Any wrapping paper that’s laminated, decorated with colored foil, or glittery can’t be recycled and must be sent to a landfill. This waste adds onto an estimated total of 25 million tons of extra trash that’s created during the winter holidays — which usually start with Thanksgiving and ends by New Year’s Day.

“The fancier the wrapping paper, the less recyclable it is,” says Jeremy Walters, the sustainability ambassador at Republic Services, to Mic. Republic Services is the second largest provider of waste disposal and recycling in the United States. “The challenge with the ‘fancy’ paper is that it simply isn’t all paper,” he explains. “Glitter, foil, and cellophane are made of plastic or metallic materials, and it’s impossible to separate them for recycling.”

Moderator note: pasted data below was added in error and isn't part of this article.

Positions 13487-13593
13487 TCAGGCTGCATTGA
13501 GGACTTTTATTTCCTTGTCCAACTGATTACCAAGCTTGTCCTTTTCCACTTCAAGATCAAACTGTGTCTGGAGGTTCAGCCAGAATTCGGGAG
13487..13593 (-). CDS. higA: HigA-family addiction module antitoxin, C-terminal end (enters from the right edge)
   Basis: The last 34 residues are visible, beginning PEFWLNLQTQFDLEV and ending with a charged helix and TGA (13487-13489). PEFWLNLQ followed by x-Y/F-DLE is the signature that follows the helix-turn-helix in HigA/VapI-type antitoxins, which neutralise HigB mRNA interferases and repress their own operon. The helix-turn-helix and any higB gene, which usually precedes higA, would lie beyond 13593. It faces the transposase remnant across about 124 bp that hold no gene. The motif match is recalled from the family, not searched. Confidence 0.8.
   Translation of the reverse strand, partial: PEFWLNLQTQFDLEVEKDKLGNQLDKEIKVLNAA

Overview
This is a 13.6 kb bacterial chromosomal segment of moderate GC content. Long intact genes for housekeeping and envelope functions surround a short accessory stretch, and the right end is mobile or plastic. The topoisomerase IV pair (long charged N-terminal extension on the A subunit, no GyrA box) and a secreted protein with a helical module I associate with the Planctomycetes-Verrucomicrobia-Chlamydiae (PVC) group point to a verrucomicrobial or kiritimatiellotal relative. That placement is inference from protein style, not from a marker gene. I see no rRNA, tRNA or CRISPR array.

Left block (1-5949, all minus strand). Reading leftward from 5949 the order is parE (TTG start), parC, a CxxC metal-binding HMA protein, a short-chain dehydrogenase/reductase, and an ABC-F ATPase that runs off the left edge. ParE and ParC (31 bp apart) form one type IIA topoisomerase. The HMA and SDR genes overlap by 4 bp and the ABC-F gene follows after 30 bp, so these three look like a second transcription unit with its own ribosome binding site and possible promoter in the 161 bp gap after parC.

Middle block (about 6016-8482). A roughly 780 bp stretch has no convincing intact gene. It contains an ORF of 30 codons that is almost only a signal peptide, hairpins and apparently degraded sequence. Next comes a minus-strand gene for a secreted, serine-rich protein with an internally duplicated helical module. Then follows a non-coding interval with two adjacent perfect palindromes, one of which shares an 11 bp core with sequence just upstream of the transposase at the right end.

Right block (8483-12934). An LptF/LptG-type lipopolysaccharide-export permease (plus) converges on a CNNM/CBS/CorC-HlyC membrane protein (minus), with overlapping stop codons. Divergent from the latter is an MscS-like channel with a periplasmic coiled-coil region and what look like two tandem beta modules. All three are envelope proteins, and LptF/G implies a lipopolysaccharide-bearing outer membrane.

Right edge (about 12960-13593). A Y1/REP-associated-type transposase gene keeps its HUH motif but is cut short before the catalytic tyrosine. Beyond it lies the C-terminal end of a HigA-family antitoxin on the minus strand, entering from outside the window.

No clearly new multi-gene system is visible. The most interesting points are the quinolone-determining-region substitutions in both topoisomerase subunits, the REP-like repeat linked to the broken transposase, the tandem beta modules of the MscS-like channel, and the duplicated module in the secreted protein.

So all that glam and glitter means sparkly wrapping paper is actually part-paper and part-plastic or foil. Each component of the paper is so small and mixed up with other materials that it can’t be sorted in the recycling facility. The glittery parts that are left in the landfills can end up contributing to the amount of microplastics that now pollute our food and water sources.

“Only simple glitter-free, non-laminated wrapping paper can go in your recycling bin,” he continues. But that doesn’t mean all your glitter goods should be tossed out immediately. “Once the gifts are opened, you should save and reuse glitter-laden bags,” Walters suggests. “This saves natural resources and can help you save money when the holidays come around next year.”

Gift givers should also try to reuse “cellophane wrapping paper, shiny bows, and ribbons because they can’t be recycled either.”

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